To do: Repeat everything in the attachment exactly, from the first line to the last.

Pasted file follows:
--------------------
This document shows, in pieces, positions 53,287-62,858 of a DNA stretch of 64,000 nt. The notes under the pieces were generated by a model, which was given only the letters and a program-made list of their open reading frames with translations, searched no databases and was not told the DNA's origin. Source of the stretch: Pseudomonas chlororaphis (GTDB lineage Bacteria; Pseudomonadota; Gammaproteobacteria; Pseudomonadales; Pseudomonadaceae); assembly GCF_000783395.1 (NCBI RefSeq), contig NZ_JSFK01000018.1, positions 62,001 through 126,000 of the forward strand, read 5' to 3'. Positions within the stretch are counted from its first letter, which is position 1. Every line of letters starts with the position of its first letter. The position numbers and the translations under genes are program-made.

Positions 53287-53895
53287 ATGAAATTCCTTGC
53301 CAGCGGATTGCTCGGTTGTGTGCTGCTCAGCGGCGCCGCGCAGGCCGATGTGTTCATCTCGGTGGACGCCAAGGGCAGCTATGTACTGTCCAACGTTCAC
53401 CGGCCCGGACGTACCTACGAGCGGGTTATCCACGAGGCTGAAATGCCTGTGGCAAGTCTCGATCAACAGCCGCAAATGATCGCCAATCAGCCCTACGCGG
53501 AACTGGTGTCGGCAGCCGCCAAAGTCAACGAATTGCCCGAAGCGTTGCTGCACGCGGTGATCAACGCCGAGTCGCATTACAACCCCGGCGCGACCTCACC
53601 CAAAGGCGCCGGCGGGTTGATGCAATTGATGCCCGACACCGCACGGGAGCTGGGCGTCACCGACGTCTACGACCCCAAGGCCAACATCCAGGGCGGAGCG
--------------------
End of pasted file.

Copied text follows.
This document shows, in pieces, positions 53,287-62,858 of a DNA stretch of 64,000 nt. The notes under the pieces were generated by a model, which was given only the letters and a program-made list of their open reading frames with translations, searched no databases and was not told the DNA's origin. Source of the stretch: Pseudomonas chlororaphis (GTDB lineage Bacteria; Pseudomonadota; Gammaproteobacteria; Pseudomonadales; Pseudomonadaceae); assembly GCF_000783395.1 (NCBI RefSeq), contig NZ_JSFK01000018.1, positions 62,001 through 126,000 of the forward strand, read 5' to 3'. Positions within the stretch are counted from its first letter, which is position 1. Every line of letters starts with the position of its first letter. The position numbers and the translations under genes are program-made.

Positions 53287-53895
53287 ATGAAATTCCTTGC
53301 CAGCGGATTGCTCGGTTGTGTGCTGCTCAGCGGCGCCGCGCAGGCCGATGTGTTCATCTCGGTGGACGCCAAGGGCAGCTATGTACTGTCCAACGTTCAC
53401 CGGCCCGGACGTACCTACGAGCGGGTTATCCACGAGGCTGAAATGCCTGTGGCAAGTCTCGATCAACAGCCGCAAATGATCGCCAATCAGCCCTACGCGG
53501 AACTGGTGTCGGCAGCCGCCAAAGTCAACGAATTGCCCGAAGCGTTGCTGCACGCGGTGATCAACGCCGAGTCGCATTACAACCCCGGCGCGACCTCACC
53601 CAAAGGCGCCGGCGGGTTGATGCAATTGATGCCCGACACCGCACGGGAGCTGGGCGTCACCGACGTCTACGACCCCAAGGCCAACATCCAGGGCGGAGCG